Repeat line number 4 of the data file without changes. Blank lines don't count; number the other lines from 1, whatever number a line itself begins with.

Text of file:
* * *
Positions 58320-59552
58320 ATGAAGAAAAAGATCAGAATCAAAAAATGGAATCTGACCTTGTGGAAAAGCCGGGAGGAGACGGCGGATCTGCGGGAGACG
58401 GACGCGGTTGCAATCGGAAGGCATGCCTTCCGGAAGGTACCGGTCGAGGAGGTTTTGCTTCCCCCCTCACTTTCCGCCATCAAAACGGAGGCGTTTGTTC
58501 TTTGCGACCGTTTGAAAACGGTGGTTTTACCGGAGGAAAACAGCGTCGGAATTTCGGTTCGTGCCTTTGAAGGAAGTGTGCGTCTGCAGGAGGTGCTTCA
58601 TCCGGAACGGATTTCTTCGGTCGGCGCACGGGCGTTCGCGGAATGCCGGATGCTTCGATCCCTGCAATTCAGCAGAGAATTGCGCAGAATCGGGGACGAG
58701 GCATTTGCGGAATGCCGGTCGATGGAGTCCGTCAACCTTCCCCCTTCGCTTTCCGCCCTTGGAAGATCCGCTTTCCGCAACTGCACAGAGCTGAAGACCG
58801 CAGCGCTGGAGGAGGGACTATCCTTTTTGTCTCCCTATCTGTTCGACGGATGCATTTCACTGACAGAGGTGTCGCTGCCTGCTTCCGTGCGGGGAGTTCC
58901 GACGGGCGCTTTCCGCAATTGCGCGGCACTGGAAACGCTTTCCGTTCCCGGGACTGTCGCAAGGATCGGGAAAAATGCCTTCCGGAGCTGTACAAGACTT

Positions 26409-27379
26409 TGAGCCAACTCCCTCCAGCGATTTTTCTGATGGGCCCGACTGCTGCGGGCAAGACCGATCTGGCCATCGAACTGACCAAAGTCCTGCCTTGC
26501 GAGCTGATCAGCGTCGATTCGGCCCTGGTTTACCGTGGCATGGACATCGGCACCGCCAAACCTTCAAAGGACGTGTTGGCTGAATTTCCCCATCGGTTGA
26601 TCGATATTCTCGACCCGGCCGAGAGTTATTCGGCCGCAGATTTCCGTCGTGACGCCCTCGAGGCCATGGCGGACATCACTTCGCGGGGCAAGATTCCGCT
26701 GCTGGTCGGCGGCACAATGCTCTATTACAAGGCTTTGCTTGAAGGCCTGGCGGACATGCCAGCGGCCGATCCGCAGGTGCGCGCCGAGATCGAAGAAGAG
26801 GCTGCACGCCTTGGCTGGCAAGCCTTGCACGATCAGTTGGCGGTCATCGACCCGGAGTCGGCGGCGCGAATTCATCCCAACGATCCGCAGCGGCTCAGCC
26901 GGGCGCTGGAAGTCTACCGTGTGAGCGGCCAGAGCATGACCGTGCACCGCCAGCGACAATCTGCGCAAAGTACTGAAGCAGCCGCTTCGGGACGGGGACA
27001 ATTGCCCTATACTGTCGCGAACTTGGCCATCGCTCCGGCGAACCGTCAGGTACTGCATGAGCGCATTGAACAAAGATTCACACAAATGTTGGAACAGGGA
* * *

58501 TTTGCGACCGTTTGAAAACGGTGGTTTTACCGGAGGAAAACAGCGTCGGAATTTCGGTTCGTGCCTTTGAAGGAAGTGTGCGTCTGCAGGAGGTGCTTCA